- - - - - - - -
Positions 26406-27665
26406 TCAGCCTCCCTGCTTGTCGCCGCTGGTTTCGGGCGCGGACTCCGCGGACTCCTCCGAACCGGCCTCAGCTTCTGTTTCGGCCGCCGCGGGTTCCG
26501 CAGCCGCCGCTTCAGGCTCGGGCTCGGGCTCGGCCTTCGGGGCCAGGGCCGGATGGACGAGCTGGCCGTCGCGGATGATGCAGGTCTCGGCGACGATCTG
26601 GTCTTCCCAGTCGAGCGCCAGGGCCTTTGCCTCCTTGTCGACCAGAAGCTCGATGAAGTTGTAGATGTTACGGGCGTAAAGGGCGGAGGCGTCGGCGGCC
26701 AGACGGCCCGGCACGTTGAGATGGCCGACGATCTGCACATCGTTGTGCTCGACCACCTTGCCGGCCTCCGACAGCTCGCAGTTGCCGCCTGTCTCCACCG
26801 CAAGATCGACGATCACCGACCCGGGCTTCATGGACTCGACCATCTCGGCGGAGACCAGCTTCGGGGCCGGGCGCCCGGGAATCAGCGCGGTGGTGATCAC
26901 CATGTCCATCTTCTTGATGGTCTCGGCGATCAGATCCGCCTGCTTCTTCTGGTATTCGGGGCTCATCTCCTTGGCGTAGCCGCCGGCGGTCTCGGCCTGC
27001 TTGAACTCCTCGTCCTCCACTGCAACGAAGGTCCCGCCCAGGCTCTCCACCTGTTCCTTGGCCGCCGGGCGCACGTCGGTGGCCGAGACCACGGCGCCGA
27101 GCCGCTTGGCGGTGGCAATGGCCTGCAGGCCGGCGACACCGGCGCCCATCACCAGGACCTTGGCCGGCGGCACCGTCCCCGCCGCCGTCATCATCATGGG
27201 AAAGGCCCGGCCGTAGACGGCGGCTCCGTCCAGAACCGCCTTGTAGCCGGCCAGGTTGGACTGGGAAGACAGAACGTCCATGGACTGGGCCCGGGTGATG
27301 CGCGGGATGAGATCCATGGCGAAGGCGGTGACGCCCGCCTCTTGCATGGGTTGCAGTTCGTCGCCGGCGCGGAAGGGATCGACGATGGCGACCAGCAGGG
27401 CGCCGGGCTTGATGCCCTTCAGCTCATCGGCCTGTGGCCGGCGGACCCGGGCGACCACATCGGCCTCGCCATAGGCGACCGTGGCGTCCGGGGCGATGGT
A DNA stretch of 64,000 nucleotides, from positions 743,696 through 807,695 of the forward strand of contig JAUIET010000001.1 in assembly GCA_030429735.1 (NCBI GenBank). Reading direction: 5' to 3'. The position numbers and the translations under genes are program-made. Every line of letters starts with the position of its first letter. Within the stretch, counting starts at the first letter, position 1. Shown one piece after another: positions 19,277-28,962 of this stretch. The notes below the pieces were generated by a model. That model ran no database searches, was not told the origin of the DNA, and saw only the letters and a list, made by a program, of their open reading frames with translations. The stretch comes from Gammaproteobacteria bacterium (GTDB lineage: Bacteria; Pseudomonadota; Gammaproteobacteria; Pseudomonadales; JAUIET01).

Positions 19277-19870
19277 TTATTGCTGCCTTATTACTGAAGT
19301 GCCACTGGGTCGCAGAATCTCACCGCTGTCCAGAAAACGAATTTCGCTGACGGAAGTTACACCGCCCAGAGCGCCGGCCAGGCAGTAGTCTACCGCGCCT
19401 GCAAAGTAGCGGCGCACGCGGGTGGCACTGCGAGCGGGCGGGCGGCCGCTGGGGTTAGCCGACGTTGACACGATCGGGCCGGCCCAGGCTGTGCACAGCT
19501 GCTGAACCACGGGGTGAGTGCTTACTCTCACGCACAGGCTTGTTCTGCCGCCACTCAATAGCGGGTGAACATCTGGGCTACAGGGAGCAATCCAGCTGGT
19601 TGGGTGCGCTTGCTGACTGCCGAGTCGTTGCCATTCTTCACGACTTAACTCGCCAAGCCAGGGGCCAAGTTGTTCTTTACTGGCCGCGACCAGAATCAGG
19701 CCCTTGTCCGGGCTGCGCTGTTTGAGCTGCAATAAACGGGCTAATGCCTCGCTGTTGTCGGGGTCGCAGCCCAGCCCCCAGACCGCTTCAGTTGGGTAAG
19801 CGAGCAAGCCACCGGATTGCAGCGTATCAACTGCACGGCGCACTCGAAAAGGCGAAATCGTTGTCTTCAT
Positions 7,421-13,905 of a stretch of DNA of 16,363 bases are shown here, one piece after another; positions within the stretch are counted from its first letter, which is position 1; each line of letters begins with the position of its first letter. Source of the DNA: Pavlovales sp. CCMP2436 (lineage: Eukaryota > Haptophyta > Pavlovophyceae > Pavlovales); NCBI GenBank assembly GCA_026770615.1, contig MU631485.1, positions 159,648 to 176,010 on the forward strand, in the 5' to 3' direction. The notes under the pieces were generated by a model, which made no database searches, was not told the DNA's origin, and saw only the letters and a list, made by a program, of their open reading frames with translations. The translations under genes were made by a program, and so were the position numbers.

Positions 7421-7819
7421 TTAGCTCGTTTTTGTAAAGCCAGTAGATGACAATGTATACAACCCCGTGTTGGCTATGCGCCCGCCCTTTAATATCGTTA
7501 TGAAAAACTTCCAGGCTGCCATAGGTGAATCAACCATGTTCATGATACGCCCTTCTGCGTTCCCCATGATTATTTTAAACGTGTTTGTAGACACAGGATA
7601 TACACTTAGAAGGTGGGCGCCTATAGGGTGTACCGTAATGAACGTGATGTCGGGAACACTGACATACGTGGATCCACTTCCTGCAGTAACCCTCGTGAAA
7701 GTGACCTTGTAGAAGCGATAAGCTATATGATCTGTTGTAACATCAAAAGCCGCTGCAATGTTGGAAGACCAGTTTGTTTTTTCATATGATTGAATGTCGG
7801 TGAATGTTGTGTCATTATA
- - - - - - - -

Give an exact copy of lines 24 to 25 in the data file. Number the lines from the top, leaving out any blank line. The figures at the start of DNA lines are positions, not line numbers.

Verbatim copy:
7421 TTAGCTCGTTTTTGTAAAGCCAGTAGATGACAATGTATACAACCCCGTGTTGGCTATGCGCCCGCCCTTTAATATCGTTA
7501 TGAAAAACTTCCAGGCTGCCATAGGTGAATCAACCATGTTCATGATACGCCCTTCTGCGTTCCCCATGATTATTTTAAACGTGTTTGTAGACACAGGATA